As retailers across the country prepare to hire temporary workers for the holiday season, they may be breathing a sigh of relief when it comes to the specter of paying some managers mandatory overtime. A federal district court judge in Texas struck down an Obama administration rule that would have raised the exemption amount that distinguishes hourly employees from salaried workers.
When the increased exemption amount was proposed last fall, trade groups were furious and nearly two dozen states sued the Department of Labor in federal court. They argued that the Obama administration overstepped its bounds in changing the rule, which had not been revisited since 2004, when the salary exemption was set at $23,660.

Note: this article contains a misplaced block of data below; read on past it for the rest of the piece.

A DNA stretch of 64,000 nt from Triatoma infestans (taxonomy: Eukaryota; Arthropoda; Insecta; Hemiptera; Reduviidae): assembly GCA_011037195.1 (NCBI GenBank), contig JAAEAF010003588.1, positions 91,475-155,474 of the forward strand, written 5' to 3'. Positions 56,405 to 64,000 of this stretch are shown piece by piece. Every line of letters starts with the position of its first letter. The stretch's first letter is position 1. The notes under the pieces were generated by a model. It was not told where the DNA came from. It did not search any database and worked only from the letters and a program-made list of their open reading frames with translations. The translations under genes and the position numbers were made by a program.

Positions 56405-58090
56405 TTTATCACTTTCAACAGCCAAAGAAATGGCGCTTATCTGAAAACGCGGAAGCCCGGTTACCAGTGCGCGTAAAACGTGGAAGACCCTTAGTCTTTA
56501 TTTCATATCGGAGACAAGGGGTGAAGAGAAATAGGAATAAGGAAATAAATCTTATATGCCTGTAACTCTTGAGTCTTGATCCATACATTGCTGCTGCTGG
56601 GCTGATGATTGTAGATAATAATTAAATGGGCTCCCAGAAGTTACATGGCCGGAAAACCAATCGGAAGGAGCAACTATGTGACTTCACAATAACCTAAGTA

As most people may know, hourly employees in California are entitled to time-and-a-half after working more than eight hours per day or more than 40 hours per week. Additionally, a large number of mid-level workers making less than $50,000 were classified as salaried employees and were routinely working more than 40 hours per week without the possibility of earning overtime. So when all of their hours were contemplated, these workers would be earning close to the state minimum wage.
So it is not surprising that the states leading the lawsuit were pleased with the decision. Nevada’s Attorney General noted that the rule, if implemented, would have forced states to pay out millions in past due overtime pay.
Despite the federal court’s decision, if you have questions about your employment classification, an experienced attorney can advise you.